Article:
Scariest Stephen King Movies to Watch Before Halloween
Stephen King is undoubtedly the most successful horror author of all time, as well as one of the most prolific authors of his generation. He’s also been very willing to sell the film rights for his work, so there is an absolute abundance of Stephen King movies out there. Of course, not all Stephen King movies are created equal, and for every Shawshank Redemption there’s three or four movies like Dreamcatcher or Pet Sematary that haven’t stood the test of time. For the uninitiated who would like to start watching Stephen King movies, here are three of the best horror films adapted from his work.
Because we live in an absolutely illogical world, one of the most inaccessible movies that Stanley Kubrick produced is somehow his most popular film. The Shining is a rather loose adaptation of the novel of the same name, but that’s probably for the better. For all of its merits, the novel has a fairly standard structure. Stanley Kubrick’s film, on the other hand, has a more free-flowing story which ties much better into the theme of madness.
While the film didn’t receive a warm reception upon its initial release, partially because Stephen King fans were disappointed that Kubrick often ignored his source material, it’s only grown in stature in the past forty years. There’s a good case to be made that The Shining is the most critically acclaimed horror film ever made and that’s for good reason. From Wendy Carlos’ moody, evocative score to Jack Nicholson’s absolutely unpredictable performance as Jack Torrance to Kubrick’s masterful and disquieting use of the Steadicam, there’s not a second of the film that could warrant improvement. Much like his earlier film 2001: A Space Odyssey, The Shining is an enigma for the ages and its precise meaning will be debated for as long as the cinema persists.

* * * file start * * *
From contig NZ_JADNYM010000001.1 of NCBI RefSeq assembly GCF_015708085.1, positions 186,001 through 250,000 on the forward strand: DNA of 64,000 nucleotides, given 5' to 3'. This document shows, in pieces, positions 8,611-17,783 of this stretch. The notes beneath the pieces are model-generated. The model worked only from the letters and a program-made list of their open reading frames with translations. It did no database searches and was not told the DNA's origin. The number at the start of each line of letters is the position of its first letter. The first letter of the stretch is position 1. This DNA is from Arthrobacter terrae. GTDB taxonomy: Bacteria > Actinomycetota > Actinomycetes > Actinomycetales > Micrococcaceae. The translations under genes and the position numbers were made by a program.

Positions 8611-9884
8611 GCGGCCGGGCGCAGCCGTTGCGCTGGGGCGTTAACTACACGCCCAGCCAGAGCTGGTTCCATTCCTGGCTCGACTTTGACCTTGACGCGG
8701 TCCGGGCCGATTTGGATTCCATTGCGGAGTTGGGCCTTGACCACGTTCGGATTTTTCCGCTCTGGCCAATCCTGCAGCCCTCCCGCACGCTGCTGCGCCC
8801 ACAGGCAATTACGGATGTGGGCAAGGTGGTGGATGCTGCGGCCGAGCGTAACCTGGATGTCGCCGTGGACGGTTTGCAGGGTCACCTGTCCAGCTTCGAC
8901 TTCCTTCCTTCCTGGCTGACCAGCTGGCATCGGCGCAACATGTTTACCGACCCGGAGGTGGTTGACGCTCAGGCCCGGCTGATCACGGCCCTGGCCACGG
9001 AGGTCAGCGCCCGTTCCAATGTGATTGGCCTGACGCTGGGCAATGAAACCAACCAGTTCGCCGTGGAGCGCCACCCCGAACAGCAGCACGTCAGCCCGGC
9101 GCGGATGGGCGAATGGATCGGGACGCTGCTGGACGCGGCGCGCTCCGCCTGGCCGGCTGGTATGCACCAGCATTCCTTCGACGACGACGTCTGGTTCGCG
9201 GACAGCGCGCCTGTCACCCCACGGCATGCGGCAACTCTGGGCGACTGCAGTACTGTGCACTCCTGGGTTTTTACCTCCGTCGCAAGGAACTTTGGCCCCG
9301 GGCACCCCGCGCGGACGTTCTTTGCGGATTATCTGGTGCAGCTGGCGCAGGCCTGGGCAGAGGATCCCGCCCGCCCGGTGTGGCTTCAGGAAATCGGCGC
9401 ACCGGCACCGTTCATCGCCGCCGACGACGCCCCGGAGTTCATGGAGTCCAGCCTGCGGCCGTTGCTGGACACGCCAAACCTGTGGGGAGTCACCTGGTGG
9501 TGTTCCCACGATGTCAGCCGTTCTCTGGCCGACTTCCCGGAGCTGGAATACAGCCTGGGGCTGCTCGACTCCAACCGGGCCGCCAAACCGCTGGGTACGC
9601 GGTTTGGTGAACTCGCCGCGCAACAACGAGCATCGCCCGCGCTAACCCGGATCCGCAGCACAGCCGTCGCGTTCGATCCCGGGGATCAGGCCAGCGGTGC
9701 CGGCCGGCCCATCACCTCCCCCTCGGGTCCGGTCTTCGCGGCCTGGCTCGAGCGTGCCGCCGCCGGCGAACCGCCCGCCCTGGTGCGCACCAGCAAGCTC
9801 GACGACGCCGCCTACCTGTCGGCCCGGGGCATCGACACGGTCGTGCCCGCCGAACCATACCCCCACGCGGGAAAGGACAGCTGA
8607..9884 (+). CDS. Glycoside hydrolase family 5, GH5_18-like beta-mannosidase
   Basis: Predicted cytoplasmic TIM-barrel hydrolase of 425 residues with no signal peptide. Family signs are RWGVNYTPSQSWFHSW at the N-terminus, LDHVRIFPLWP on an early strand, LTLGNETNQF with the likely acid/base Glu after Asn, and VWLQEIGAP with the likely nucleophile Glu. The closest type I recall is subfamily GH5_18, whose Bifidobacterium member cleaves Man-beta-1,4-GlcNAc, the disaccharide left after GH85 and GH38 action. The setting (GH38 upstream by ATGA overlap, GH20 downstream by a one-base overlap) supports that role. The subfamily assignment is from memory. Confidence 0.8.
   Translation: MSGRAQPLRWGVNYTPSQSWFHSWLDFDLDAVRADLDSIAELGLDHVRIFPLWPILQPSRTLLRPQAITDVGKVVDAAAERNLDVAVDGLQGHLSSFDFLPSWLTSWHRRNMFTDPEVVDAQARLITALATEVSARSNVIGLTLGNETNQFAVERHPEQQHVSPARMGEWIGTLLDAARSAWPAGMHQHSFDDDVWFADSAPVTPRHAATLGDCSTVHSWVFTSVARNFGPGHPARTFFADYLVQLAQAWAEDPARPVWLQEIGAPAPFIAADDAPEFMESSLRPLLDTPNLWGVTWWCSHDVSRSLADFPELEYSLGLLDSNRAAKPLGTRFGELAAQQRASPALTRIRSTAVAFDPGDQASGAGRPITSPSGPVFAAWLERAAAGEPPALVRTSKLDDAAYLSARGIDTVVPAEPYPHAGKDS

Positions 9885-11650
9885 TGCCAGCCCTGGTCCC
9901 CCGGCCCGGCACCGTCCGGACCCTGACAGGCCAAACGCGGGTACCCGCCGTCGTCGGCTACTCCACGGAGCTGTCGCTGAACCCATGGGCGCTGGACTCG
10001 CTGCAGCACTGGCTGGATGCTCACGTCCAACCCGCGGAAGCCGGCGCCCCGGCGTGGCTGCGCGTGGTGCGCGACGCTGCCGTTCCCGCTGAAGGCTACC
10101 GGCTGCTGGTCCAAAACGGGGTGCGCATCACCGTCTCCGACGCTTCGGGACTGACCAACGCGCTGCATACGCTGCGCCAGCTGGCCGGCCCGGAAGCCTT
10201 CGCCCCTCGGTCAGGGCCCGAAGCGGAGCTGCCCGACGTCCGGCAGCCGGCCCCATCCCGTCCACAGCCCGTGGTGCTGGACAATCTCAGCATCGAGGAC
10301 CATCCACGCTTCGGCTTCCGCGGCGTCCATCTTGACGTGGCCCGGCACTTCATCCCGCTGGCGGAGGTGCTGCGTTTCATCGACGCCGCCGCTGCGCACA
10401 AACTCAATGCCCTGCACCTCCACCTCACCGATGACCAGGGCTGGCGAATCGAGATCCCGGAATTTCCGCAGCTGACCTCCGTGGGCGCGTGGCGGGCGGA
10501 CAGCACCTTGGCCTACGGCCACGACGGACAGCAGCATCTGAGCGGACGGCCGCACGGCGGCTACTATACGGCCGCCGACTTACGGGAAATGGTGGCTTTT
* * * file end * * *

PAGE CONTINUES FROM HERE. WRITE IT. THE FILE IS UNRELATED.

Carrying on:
Compared to The Shining, Brian De Palma’s Carrie is a much more faithful and straightforward adaptation of a King novel. While it’s not as complex as The Shining, Carrie has charms of its own. Pino Donaggio’s score for the film is melodrama at its most grand. It somehow manages to be scary beautiful and pathetic all at once – it’s like the audio equivalent of Edgar Allan Poe’s best poems. Furthermore, the interplay between Carrie and her mother might just be the most moving portrait of a toxic familial relationship on film. By the end of the picture, it’s clear that the two women love each other, even if both of them are dangerously insane.
Stephen King’s It is a long, sprawling epic divided into two halves that take place nearly thirty years apart. It has a complex structure that’s heavily reliant on flashbacks. The fact that Hollywood was able to make not just a decent movie but a good movie out of this novel is a bit of a miracle. The filmmakers managed to capture the books combination of horror and coming-of-age story beautifully. On top of that, Bill Skarsgård’s performance as Pennywise is probably the greatest performance in a horror film since Sir Anthony Hopkins first played Hannibal Lecter. Even if the sequel garnered a more mixed response, nothing will be able to take away from the magic of It.